5. Speaking of Salmond, don’t make it personal

Unionists have to accept the fact that Alex Salmond is very popular in Scotland. He, not the SNP, and certainly not the argument for independence, won an unprecedented landslide victory in May because he was and remains head and shoulders above his competition. If we get personal and try to bash Alex Salmond, we will again have misread the electorate. He has significant weaknesses, not least of all a predisposition towards over-confidence, and he has more chance of tripping himself up than we have of doing it for him.

6. Get a campaign leader – quickly

The referendum on Scottish independence is fundamentally different from the AV vote in 2011. It is a concept that fires up ordinary people, not just political junkies. In all my years canvassing doorsteps across Scotland, I’ve never spoken to anyone who raised the voting system, but I’ve rarely spoken to anyone without strong views on the union – on either side. That strength of opinion needs a voice – a Scottish voice working to the Scottish party leaders – as a focal point for those supporting the union. And it needs one quickly.

7. Accept that political reality – Labour voters are the difference between winning and losing

Before starting any campaign, we need to identify how it will be won. The simple fact of life north of the border is that the Labour vote is much more important to be won than the Conservative one. The Tory vote is highly motivated on this issue more than any other – but the real challenge is to motivate the 30-40% of the electorate who would regard themselves as Labour (especially those among them who voted SNP in 2011 but don’t support independence). For that reason, the campaign figurehead needs to be a Labour one.  I wouldn’t rule out Gordon Brown, who – as the 2010 election showed – remains bizarrely popular in Scotland despite the damage he has done (take it from someone who experienced it first hand in Dumfries & Galloway). Tory voters would hate it – but they’ll still vote no.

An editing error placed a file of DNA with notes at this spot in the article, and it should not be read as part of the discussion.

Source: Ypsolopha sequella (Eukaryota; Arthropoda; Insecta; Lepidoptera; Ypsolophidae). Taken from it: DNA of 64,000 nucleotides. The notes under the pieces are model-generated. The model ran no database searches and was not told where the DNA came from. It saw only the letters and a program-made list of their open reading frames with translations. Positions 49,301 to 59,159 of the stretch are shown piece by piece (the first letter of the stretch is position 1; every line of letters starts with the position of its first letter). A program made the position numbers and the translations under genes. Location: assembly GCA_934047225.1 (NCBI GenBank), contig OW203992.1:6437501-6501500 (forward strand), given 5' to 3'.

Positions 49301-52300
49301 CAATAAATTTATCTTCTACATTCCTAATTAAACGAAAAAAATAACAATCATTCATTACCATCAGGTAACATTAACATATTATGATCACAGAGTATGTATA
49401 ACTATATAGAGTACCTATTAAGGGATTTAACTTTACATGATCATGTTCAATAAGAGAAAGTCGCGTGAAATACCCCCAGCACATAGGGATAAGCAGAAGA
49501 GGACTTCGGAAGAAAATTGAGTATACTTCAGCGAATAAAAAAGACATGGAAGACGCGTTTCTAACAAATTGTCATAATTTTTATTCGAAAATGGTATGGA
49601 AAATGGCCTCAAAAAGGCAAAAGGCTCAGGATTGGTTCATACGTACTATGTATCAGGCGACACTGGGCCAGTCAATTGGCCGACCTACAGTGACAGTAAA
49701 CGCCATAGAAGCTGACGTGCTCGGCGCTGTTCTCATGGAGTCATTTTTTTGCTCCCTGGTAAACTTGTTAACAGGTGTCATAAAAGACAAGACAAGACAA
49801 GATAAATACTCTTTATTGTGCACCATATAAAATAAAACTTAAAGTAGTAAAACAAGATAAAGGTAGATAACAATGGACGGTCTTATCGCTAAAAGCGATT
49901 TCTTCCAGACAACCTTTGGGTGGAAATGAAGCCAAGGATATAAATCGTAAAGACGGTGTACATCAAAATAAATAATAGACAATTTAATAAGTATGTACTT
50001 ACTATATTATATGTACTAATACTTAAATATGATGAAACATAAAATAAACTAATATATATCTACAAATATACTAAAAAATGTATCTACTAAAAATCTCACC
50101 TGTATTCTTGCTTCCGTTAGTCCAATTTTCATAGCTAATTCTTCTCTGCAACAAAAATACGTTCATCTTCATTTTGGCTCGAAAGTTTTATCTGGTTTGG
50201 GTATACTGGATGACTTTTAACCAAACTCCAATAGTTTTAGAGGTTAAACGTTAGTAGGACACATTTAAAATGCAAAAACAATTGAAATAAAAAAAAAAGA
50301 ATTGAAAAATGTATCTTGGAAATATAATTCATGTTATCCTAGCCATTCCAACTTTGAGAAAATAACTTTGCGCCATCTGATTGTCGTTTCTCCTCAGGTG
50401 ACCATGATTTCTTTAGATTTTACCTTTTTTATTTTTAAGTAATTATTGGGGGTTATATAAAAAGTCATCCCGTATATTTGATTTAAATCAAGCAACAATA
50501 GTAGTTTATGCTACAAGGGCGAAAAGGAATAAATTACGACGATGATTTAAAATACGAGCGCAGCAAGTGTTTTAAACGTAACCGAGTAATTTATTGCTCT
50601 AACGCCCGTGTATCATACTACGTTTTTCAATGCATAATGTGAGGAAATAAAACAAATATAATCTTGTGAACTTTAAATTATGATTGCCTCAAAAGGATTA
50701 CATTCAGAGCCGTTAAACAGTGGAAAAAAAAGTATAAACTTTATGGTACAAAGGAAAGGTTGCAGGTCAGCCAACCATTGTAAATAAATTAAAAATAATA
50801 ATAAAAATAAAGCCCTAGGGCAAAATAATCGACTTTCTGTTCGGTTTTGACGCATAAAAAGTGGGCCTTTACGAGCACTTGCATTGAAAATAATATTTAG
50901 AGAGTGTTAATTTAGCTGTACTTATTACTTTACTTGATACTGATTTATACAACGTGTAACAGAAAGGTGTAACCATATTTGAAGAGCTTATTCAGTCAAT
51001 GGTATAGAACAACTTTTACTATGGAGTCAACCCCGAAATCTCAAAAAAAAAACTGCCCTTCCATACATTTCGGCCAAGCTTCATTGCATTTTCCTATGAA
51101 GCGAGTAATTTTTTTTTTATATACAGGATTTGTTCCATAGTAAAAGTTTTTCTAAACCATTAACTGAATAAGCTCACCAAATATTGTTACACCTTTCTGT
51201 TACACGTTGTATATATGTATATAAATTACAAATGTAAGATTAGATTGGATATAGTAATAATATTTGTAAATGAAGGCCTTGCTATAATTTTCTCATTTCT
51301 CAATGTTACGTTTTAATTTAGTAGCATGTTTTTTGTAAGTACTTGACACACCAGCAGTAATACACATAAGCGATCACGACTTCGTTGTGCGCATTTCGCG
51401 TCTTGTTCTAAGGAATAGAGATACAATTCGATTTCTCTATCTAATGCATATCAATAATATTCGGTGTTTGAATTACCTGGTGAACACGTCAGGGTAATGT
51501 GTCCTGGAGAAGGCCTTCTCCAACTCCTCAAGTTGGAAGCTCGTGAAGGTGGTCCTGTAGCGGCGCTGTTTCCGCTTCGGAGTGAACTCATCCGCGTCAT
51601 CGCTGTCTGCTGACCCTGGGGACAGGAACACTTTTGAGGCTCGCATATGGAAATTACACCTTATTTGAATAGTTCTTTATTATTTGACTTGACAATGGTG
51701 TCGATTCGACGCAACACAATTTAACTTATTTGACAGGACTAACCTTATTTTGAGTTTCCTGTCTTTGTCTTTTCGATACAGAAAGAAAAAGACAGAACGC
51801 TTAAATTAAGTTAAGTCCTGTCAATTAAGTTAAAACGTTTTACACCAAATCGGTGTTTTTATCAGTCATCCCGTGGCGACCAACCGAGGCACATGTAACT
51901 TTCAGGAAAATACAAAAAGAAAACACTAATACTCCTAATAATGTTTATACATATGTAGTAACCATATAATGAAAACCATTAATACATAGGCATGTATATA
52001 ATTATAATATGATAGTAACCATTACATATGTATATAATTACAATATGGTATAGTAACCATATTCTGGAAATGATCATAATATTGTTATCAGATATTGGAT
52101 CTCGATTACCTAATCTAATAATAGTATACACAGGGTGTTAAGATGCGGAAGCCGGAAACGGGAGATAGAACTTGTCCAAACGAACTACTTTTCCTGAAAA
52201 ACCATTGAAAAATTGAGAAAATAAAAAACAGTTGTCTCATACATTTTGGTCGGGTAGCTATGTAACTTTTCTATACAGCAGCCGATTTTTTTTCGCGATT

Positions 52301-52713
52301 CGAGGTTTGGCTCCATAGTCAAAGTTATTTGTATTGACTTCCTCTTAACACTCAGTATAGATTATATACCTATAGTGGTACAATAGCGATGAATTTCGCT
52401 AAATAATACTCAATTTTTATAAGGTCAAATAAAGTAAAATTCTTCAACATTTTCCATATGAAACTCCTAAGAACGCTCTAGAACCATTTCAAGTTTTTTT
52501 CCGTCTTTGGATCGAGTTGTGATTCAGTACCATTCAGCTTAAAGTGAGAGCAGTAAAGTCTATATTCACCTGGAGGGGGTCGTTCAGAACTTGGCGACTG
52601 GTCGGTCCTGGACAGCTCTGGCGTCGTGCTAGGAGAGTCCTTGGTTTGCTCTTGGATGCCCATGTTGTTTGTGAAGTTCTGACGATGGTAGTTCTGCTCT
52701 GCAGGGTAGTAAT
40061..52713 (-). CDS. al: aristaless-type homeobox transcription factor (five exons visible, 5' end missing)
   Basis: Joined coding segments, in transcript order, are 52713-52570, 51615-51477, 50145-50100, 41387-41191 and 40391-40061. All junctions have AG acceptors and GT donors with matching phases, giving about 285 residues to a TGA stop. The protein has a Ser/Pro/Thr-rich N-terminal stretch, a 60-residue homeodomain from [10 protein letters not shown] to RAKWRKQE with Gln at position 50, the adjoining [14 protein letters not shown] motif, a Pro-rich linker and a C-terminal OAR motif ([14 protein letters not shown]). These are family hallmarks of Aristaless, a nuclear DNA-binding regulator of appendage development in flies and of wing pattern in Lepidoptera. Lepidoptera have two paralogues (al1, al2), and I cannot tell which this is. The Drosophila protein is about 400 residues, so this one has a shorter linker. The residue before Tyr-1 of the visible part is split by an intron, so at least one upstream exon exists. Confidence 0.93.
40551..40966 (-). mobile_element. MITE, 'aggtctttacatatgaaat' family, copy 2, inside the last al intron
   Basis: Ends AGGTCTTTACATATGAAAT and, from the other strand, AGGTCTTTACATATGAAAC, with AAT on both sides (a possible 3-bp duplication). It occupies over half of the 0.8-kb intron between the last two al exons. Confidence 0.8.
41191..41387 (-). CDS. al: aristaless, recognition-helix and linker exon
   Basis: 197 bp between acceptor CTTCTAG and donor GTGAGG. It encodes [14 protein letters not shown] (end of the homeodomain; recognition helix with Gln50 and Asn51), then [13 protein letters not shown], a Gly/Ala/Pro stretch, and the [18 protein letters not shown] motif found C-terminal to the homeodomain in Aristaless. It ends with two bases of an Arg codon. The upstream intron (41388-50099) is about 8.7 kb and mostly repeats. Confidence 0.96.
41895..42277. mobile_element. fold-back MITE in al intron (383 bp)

8. Don’t get distracted into portraying this as a pseudo EU referendum

Yes, Scotland’s monetary future and its external relations are important areas for debate, but please don’t turn this into a debate on Euro membership. That might well fire up Conservatives, but they are fired up already and there are sadly not enough of them to win the vote. And the “you’ll be all on your own and have to join the Euro” argument is more patronising than I’m able to put into words.

9. Use the right language

Really important, and vital if failure is to be avoided. It’s right to speak in positive terms, but that doesn’t include doing the Nationalists’ job for them.  “Independence” is an inherently positive word, and it’s their word. I’m in favour of my kids being independent; I like being independently minded.  Our word is “separation”. It’s no less accurate. We cannot and must not allow the debate to be framed in Alex Salmond’s terms. For him, and for too many others like him, independence and freedom are likable concepts and often used interchangeably. We should avoid them.

10. Fire up the Westminster Whips’ Office

I’ve always said the bigger threat to the Union was English not Scottish nationalism. The run in to 2014’s referendum will coincide with the period when plenty of Tory backbenchers will be battling for re-selection on new boundaries, whilst nurturing growing grudges at a lack of ministerial office opportunities. SNP copywriters are desperate for easy quotes from English Conservative MPs who fancy having a little-England snipe at Scotland. The Whips’ Office have a big part to play in keeping “voices-off” off.